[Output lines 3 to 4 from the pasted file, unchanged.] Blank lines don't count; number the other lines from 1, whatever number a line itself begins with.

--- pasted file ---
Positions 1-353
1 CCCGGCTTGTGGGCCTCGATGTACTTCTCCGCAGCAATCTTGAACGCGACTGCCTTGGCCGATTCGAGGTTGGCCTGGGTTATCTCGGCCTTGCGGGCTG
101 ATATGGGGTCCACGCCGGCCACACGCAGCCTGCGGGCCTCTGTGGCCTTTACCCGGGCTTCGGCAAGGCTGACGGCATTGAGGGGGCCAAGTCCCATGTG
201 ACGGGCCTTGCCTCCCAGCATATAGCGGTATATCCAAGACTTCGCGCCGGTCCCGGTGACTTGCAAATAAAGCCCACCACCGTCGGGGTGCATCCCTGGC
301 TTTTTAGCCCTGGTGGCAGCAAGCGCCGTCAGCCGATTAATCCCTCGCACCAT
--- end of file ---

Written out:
101 ATATGGGGTCCACGCCGGCCACACGCAGCCTGCGGGCCTCTGTGGCCTTTACCCGGGCTTCGGCAAGGCTGACGGCATTGAGGGGGCCAAGTCCCATGTG
201 ACGGGCCTTGCCTCCCAGCATATAGCGGTATATCCAAGACTTCGCGCCGGTCCCGGTGACTTGCAAATAAAGCCCACCACCGTCGGGGTGCATCCCTGGC